You can’t calculate binary values “as is” on most handheld calculators and using the windows one is just a pain, so i decided to make my very own (binary only) calculator.
This calculator supports all the basic functions like : NOT,OR,AND,XOR, addition,subtraction,multiplication,division and modulo.
So join me as we are going to enter the world of ones and zeros and play with some LEDs and switches along the way!
Like any electronics project you will need to get some basic tools like:
a soldering iron, some solder wire, a cutter, a needle nosed plier,some wire, wire striper, and some desoldering tools fro fixing mistakes along the way.
The parts for the calculator:
1. 32 LEDs.
2. 8 resistors( The value is determent by the type of LEDs, in my case 91 ohm).
3. 74HC595 shift register.
4. 9 1KOhm resistors.
5. 4 2n4401 transistors.
6. A Perfboard.
8. 16 tact switches with 4 pins.
9. some pin headers.
10. A programmer for the micro.
11. 9V battery holder.
12.A slide switch.
13. 7805 voltage regulator
14. 100nF cap
15. 10uF cap
How to Control 16 inputs and 32 outputs?
I had an ATtiny2313 micro in my parts bin and I wanted to use it for something, the thing is that it only has 17 outputs minus 2 if you use a crystal, and to control so many outputs and inputs I had to use some tricks to get around using just 15.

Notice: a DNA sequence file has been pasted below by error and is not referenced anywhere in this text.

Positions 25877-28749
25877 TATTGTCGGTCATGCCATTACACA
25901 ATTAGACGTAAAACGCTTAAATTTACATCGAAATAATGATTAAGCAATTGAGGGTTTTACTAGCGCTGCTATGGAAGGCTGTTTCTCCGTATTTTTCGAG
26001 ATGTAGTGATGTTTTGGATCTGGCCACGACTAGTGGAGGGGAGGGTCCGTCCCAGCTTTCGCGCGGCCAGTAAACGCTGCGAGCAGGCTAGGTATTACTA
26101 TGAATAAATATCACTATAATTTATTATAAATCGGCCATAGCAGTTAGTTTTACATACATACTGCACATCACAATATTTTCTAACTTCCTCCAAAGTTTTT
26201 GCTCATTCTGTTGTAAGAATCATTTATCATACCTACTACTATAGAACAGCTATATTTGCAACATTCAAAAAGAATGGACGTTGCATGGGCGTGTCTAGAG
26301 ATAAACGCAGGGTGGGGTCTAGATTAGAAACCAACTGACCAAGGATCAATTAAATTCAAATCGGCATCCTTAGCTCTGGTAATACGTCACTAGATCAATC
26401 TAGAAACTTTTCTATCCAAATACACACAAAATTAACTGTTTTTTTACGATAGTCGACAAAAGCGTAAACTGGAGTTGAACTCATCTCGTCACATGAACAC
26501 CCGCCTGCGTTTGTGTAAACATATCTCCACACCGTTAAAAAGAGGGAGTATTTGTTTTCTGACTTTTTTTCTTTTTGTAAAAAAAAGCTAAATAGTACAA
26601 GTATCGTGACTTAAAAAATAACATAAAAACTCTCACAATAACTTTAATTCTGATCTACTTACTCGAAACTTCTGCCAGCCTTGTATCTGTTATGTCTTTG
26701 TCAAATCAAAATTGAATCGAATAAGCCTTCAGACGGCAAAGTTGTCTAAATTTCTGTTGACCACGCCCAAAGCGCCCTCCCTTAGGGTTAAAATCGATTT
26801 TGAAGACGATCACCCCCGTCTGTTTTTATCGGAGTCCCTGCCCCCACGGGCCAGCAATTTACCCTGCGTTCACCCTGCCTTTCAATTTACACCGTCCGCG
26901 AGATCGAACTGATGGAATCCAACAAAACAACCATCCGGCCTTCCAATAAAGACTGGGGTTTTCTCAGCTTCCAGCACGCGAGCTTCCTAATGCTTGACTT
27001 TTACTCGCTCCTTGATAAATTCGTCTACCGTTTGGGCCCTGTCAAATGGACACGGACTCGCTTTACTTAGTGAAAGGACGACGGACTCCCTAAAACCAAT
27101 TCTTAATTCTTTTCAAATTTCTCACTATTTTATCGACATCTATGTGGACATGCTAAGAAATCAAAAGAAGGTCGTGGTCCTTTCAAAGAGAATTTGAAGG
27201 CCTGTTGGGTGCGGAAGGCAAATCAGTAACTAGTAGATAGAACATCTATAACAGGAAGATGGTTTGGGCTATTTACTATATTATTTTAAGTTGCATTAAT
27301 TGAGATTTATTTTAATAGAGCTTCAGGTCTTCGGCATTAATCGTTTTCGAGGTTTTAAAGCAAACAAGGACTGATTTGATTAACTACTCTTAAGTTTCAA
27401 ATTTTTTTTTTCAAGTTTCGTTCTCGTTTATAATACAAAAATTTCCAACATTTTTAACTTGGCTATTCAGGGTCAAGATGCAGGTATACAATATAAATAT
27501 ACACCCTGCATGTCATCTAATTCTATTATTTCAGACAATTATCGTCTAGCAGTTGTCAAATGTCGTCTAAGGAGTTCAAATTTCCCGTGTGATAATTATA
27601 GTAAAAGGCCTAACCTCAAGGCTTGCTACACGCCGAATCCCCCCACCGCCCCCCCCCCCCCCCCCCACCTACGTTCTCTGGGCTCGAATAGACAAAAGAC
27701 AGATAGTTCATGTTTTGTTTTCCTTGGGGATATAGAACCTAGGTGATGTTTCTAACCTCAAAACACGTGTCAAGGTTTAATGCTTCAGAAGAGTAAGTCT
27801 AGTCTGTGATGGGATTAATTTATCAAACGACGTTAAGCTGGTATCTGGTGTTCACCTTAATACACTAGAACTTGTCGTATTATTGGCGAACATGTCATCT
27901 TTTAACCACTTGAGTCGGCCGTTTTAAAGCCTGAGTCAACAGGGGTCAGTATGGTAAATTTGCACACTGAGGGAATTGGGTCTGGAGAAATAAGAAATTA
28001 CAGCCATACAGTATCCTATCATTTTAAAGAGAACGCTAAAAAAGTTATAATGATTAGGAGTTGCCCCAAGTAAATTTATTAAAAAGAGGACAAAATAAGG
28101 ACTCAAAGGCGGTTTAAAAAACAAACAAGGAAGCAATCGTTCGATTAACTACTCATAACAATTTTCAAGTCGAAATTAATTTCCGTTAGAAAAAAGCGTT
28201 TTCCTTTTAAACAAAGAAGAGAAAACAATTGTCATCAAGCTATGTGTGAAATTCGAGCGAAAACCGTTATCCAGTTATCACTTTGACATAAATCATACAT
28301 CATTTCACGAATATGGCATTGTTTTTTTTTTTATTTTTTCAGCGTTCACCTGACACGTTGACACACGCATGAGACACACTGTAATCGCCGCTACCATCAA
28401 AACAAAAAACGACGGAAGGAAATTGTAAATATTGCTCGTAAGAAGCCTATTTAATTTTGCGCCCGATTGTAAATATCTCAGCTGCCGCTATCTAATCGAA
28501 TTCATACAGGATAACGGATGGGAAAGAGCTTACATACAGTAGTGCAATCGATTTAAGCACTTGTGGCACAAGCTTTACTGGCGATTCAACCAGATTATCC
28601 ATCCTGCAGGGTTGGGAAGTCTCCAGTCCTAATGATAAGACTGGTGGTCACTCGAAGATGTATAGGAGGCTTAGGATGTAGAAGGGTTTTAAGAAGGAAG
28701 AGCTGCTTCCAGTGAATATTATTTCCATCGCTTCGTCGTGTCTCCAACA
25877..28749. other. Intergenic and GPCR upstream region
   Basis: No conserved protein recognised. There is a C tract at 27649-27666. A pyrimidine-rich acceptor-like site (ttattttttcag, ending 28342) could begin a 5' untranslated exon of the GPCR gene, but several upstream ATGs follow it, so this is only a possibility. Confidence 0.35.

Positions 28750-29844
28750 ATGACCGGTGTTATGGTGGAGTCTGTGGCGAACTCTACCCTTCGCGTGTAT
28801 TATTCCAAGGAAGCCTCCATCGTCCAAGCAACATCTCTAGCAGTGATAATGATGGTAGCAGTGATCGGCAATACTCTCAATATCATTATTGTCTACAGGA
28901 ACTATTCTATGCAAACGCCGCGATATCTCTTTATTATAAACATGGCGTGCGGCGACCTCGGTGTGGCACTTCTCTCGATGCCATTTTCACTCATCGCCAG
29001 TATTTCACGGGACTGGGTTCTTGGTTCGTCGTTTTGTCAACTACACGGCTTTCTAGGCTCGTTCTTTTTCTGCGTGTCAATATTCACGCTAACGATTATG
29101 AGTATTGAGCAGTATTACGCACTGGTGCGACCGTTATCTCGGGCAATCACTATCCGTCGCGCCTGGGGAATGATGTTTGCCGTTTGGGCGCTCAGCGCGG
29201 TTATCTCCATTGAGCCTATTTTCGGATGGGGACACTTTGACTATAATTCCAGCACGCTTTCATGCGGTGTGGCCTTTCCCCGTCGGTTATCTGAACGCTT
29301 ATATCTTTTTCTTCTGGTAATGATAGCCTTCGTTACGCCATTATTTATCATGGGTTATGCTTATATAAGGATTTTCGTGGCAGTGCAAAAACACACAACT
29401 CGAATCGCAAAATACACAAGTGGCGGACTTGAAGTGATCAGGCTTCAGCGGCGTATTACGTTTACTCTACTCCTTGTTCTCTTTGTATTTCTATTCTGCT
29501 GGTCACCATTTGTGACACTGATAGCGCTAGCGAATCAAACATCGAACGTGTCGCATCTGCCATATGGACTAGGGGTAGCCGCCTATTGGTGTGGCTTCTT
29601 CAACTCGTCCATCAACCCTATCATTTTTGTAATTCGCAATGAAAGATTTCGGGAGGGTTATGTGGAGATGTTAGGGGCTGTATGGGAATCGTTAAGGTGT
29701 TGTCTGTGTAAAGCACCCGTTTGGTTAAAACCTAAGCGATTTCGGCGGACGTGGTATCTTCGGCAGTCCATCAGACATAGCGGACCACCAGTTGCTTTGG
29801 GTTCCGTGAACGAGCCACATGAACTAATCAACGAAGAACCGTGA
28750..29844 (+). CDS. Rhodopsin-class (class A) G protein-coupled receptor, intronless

The first trick is multiplexing the the LEDs and arranging it in a matrix form, we connect the LEDs in a grid of 8X4 so now we need 12 outputs and not 32 but thats still a lot and we will need to find a way to get that number smaller. So I used a 74HC595 shift register which needs only 3 pins from the micro and gives you 8 outputs, the 74HC595 controls the columns and the micro scans the rows with the help of 4 transistors, and now we can control 32 LEDs with only 7 pins.
The second trick is to multiplex the switches as well and arrange them in a 4X4 matrix, and now we only need 8 pins to read the switches and not 16.
All the logic operations are being made in software so if you know your C you could use any micro-controller with 15 I/Os or more and adapt my code to work with it.
As always the only thing I left out in the schematics are the resistor values which limit the current to the LEDs, this is a thing every one does by himself.
You can use a special site to calculate the resistor value like this one . Or do it yourself with the help of a simple equation (Vin-Vled)/(Iled).
I recommend downloading the original file with the schematics to see them clearer.
For more Detail: LED Binary Calculator using Microcontroller ATtiny2313
This free embedded project also found using:
- attiny2313 programmer
- calculator using AVR at mega 16 video
- led binary calculator
- Microcontroller Calculator